Wednesday, October 28, 2009

Canon 5D versus Canon 5D Mark II Noise Comparison at 1600 and 3200 ISO

4-5 months ago, I did a comparison of the noise in the images from my Canon 5D at 1600 and 3200 ISO against those from a Canon 5D Mark II, also at 1600 and 3200 ISO. I found the differences to be negligible.

As you can imagine, this annoyed some photographers (especially, I assume, those who had purchased a 5D Mark II) and they said my tests were flawed...especially, since my test images had some blur from camera shake. I actually thought that the camera shake might help to force people to look purely at image noise instead of image detail.

I've come to agree that loss of image detail is in fact related to image noise, because image noise can obliterate image detail.

So, I finally got a hold of the Canon 5D Mark II again and re-did the tests. I braced the camera on the back of a chair and used a Canon 50 f/1.4 lens at an aperture setting of f/2.8 (because I did the test in relatively low light--which is normally when one uses ISOs of 1600 and 3200). I did 100% magnification crops from both cameras at their highest resolutions in RAW image format. I used Canon Digital Photo Professional software to create the jpegs directly from the RAW files. (Note: the point of focus was right between the 3 strawberries at the top of the image for all images.)

Here are the test images:

Canon 5D, 1600 ISO, 100% magnification

Canon 5D Mark II, 1600 ISO, 100% magnification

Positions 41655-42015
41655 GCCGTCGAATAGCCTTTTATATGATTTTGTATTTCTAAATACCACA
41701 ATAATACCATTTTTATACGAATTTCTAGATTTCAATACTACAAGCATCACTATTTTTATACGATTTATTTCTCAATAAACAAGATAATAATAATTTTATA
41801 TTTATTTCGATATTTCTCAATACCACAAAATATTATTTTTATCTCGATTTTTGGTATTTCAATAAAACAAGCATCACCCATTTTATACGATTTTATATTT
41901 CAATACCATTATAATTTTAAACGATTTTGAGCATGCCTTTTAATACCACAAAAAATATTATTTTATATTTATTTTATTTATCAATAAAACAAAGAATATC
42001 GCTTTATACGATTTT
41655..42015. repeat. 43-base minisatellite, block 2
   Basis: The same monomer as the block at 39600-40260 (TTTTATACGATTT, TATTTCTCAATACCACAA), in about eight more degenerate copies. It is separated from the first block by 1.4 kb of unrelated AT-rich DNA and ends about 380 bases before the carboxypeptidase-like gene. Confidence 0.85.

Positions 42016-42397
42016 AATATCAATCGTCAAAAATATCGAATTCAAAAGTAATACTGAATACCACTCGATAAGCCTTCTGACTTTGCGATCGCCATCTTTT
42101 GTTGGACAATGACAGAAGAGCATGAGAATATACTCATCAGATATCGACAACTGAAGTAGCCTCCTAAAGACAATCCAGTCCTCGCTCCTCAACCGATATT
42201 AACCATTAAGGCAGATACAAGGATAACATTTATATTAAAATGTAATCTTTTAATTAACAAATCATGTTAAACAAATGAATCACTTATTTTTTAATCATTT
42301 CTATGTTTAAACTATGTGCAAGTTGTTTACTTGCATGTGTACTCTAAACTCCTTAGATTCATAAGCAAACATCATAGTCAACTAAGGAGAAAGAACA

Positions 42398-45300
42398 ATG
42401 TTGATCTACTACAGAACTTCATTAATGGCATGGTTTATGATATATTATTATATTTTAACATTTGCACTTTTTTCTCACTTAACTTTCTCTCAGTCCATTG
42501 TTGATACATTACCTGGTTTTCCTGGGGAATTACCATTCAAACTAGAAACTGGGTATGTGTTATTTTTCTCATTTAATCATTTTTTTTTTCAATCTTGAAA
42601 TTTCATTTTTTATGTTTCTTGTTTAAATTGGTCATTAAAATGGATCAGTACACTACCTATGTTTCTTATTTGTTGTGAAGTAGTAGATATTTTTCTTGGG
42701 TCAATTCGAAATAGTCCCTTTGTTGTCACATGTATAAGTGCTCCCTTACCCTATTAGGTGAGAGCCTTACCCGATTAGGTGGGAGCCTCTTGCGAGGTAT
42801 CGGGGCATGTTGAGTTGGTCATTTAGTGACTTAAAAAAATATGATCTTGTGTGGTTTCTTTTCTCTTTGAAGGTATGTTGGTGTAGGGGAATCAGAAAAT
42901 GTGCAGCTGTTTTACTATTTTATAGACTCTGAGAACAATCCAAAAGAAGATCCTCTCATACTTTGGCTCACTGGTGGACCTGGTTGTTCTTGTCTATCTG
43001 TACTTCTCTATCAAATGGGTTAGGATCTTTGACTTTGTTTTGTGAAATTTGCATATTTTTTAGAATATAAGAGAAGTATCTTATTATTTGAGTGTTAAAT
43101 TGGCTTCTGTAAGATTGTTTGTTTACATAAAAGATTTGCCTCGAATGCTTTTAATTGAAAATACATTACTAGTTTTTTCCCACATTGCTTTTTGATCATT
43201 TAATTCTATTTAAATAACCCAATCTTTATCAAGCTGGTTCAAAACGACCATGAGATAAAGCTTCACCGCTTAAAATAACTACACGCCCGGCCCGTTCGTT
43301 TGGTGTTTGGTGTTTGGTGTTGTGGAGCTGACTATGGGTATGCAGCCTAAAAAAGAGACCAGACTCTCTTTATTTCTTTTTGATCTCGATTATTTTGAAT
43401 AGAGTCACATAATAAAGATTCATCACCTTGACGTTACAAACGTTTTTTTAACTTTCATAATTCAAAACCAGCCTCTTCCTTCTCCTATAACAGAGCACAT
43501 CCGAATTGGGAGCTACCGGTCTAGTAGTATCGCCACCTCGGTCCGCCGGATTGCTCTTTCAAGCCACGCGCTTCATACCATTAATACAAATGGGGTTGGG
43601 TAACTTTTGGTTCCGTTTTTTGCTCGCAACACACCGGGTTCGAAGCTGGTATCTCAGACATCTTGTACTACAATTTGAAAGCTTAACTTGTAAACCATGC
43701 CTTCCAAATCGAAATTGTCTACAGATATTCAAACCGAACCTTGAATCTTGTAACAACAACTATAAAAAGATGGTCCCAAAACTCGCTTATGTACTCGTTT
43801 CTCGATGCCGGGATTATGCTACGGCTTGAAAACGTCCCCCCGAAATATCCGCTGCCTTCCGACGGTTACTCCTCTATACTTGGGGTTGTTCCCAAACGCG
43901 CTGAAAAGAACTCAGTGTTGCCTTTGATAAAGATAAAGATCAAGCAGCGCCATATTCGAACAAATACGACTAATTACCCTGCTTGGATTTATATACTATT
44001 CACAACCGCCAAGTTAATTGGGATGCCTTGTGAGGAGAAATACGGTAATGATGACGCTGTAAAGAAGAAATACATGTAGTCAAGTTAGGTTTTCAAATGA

Canon 5D, 3200 ISO, 100% magnification

Canon 5D Mark II, 3200 ISO, 100% magnification

Am I seeing any huge differences now? I wouldn't call them "huge", but I *am* seeing some noise improvements in the 5D Mark II images versus the 5D images. Are they enough to justify paying twice as much for a 5D Mark II versus a lightly used 5D? In my opinion, these differences alone would *not* justify paying so much more for the Mark II.

That said, if you really need to be able to shoot at 6400 ISO and maybe (occasionally) at 12,800 ISO, need the higher megapixel count of the Mark II (21 mp versus 12.8 mp for the 5D), and could really use the video recording capabilities of the Mark II, then the 5D Mark II may indeed be a worthwhile purchase.

I decided not to purchase the 5D Mark II in 2009 and I don't regret my decision. The 5D Mark II still has the antiquated 9-point AF system that the 5D and Canon's 1.6 crop factor DSLRs have and it's not really very usable above 6400 ISO.

Recently, however, Canon came out with the 7D, which finally goes beyond that 9-point AF system. And the announcement of the 1D Mark IV (due to start shipping in December) has created a *huge* temptation for me. ISOs up to 102,400 (seemingly quite usable up to 51,200 ISO) with the best auto-focusing system on any DSLR Canon builds.

Now, if I can just dig up the $5000 I need to purchase it...:p.

Michael Grace-Martin is a professional wedding, portrait, event, stock, and fine art photographer based in Upstate New York. He is also the author of this blog. All images and text are (c) Michael Grace-Martin Photography.His main website is:

No comments:

Post a Comment